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  Osterman Weekend, The The Omega Men
Year: 1983
Director: Sam Peckinpah
Stars: Rutger Hauer, John Hurt, Craig T. Nelson, Dennis Hopper, Chris Sarandon, Meg Foster, Burt Lancaster, Helen Shaver, Cassie Yates, Sandy McPeak, Christopher Starr, Cheryl Carter, Tim Thomerson
Genre: Action, ThrillerBuy from Amazon
Rating:  6 (from 2 votes)
Review: C.I.A. boss Maxwell Danforth (Burt Lancaster) is a ruthless man, and he now has his sights set on a shadowy spy organisation known only as Omega as a way to gain a dangerous amount of power. He gets Fassett (John Hurt), an agent whose wife Danforth had ordered killed, to set up a plan to bring in investigative television journalist John Tanner (Rutger Hauer) to expose one of his three friends from his college days, all of whom have links to Omega, so that the C.I.A. can ostensibly turn them around and make a double agent out of them. Tanner will need quite some convincing that his friends are a danger to his beloved U.S.A., and so Fassett employs the help of extensive surveillance equipment - they say the camera never lies, after all...

This convoluted spy caper was based on the novel by Robert Ludlum, adapted by Ian Masters and scripted by Alan Sharp, and was the last film of its director, Sam Peckinpah, who had not directed a film since Convoy five years previously. It would be nice to say that Peckinpah left us with one real gem, but The Osterman Weekend is so wrapped up in a plot that deliberately sets out to confuse that only those viewers prepared to pay the maximum attention to the deceptions and double crosses need bother watching. On the other hand, even those who do admit defeat when faced with the labyrinth that is the storyline can take pleasure in the black comedy and pervasive air of paranoia that is conjured up.

Using secretly filmed footage of Tanner's friends, Fassett shows them apparently meeting with K.G.B. agents and making deals to overthrow the U.S. government. But only when Tanner meets Danforth face to face is he convinced, and agrees to invite his friends around to his retreat in the country for a weekend of leisure - and try to persuade one of the Omega team to take up the cause of the C.I.A. Tanner doesn't want his wife (Meg Foster) and young son around when the weekend is taking place, and drives them to the airport.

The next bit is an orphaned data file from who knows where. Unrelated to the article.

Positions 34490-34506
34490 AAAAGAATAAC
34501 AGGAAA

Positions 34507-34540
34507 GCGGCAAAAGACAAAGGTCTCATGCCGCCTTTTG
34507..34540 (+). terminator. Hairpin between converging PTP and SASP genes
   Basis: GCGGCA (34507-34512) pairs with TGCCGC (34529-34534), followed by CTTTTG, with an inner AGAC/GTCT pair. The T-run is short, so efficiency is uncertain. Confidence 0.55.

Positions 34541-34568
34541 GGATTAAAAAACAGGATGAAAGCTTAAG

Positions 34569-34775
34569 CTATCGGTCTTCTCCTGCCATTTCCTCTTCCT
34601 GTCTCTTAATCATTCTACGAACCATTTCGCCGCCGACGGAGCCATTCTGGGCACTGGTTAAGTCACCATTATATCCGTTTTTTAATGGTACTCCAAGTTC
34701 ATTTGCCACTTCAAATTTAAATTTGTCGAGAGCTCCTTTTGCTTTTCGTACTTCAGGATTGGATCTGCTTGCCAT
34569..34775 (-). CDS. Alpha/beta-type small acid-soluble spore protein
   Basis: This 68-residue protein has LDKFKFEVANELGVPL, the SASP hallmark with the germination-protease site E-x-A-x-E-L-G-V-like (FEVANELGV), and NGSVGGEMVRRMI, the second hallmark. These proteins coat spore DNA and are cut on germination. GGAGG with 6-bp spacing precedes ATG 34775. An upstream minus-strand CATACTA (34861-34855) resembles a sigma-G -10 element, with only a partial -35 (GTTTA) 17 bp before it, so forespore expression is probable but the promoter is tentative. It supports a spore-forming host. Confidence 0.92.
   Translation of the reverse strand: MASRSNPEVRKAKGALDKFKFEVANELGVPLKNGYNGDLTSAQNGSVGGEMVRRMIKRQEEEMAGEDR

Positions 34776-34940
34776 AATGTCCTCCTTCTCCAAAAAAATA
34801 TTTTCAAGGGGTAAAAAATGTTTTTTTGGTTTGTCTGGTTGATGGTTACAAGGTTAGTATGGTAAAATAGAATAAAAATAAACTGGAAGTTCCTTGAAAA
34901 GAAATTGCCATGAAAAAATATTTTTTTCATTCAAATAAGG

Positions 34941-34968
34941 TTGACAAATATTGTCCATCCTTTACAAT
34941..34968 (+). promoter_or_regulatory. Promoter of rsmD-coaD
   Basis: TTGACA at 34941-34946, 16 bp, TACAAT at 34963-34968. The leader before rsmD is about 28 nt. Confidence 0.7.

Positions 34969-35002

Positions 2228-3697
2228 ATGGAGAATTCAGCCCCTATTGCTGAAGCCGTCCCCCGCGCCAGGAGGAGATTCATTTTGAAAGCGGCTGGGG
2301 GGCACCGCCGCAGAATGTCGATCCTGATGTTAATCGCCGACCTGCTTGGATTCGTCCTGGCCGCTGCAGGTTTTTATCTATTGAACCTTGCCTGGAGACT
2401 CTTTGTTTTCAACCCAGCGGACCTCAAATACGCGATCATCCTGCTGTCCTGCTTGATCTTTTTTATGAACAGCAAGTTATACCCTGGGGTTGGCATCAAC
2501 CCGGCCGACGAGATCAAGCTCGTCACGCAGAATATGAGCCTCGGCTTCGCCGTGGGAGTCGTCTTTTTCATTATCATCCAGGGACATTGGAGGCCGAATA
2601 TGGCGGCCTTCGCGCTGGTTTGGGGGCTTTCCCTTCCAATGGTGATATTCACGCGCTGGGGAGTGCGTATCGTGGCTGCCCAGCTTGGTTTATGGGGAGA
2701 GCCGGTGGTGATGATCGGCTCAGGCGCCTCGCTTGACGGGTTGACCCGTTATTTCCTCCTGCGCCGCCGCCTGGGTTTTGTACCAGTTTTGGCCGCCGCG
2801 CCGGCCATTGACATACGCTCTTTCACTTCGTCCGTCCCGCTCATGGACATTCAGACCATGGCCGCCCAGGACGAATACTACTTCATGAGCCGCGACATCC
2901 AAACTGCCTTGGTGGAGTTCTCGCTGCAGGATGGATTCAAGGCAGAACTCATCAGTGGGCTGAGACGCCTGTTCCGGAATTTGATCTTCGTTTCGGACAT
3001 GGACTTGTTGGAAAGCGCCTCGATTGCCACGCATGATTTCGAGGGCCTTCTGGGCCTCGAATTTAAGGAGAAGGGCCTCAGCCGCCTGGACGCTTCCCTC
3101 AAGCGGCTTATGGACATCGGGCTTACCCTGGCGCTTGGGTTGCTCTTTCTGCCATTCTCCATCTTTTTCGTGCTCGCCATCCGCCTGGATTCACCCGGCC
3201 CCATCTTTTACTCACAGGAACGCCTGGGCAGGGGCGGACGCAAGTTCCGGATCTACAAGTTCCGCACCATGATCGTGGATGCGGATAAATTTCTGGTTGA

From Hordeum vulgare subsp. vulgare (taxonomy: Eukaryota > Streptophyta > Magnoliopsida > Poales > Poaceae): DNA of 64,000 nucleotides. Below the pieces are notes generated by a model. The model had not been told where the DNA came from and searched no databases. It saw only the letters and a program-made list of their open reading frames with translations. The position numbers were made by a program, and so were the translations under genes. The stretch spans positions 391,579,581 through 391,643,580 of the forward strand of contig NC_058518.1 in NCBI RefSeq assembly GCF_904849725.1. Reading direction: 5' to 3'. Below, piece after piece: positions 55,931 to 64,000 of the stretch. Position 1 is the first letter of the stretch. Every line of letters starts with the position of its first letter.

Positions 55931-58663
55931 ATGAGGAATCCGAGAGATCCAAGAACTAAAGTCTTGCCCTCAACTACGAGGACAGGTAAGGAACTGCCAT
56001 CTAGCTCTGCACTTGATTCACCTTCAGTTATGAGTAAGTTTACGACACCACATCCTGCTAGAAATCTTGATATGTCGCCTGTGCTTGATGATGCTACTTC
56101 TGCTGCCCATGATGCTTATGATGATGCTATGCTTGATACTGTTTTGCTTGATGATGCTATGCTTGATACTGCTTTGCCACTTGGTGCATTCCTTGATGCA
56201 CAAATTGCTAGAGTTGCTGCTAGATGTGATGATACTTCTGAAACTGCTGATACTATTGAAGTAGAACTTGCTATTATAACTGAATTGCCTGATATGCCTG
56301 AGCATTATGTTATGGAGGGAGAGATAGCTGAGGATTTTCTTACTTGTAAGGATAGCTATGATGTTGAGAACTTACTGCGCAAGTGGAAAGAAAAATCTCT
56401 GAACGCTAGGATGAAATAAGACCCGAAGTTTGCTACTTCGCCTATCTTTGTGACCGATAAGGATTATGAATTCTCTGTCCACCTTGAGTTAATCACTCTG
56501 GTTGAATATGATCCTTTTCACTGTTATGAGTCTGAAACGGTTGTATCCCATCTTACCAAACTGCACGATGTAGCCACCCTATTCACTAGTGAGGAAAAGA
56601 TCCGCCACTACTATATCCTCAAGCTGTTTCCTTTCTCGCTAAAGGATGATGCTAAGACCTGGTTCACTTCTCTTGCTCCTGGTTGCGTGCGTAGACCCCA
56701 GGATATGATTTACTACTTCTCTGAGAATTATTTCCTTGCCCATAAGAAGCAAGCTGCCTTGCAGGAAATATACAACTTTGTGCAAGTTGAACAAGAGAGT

Suddenly, while Tanner is distracted, an assailant knocks his wife and son out with gas and drives off with them in Tanner's car. The action sequence which follows sums up the tone, as we don't know if the kidnapper works for Omega, or if he is in league with Danforth. Or is a vengeful Fassett behind the incident? Conveniently, the kidnapper is shot dead by Fassett's men from a helicopter, further muddying the real truth. Fassett says later on that the truth is a lie that hasn't been found out yet, and there's plenty to be exposed before the weekend is over.

Who's pulling the strings? The men behind the plotting will have the people they deceive believe anything as long as it furthers their cause, whether it be the revenge of Fassett or Danforth's aspirations of power. Tanner finds himself cooking up his own personal deception before the close, as well, which sees an admonition to those who believe everything they see on television. Don't believe what the media tells you is the message here, as the images on the hidden cameras, many of which are set up in Tanner's home, are employed to further the more devious characters' version of events. There is a peculiar streak of dark wit running through The Osterman Weekend, which ranges from a dog's head in a fridge to Hurt's cleverly insinuating performance, and the action, full of slow motion shots of course, is exciting enough. But not everyone will have the patience to see the story through to the end. Music by Lalo Schifrin.

[The DVD has as special features a commentary with Peckinpah experts, an hour-and-a-quarter long documentary which becomes a tribute to the director, the trailer, and, making this an essential purchase for fans, Peckinpah's original cut of the film, which isn't in great shape, but is an interesting bonus.]
Reviewer: Graeme Clark

 

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Sam Peckinpah  (1925 - 1984)

American writer and director, a hard-drinking, producer-hating maverick who was as much reviled as he was admired. After a spell in the armed forces, he moved into television with a succession of westerns, and graduated to film with The Deadly Companions and cult classic Ride the High Country. When he worked on Major Dundee, the problems started, and, as would happen many times subsequently, the film was recut against his wishes.

In 1969, Peckinpah won huge respect for The Wild Bunch, which saw him employ the vivid, bloody violence that would become his trademark. He spent the seventies crafting a series of notable thrillers and westerns, such as the humorous Ballad of Cable Hogue, the reflective Junior Bonner, controversial Straw Dogs, hit Steve McQueen vehicle The Getaway, Pat Garrett and Billy the Kid, the intense, one-of-a-kind Bring Me the Head of Alfredo Garcia, The Killer Elite, WWII story Cross of Iron, and comparitively light hearted Convoy.

Throughout this decade, Peckinpah's reputation amongst studios dropped to such an extent that he could barely find work by the eighties, and his last film, The Osterman Weekend, represented an attempt to reclaim past glories. Sadly, he died shortly after it was completed, while planning to bring an original Stephen King script to the screen. As an actor, he can be seen in friend Don Siegel's Invasion of the Bodysnatchers and Monte Hellman's China 9 Liberty 37.

 
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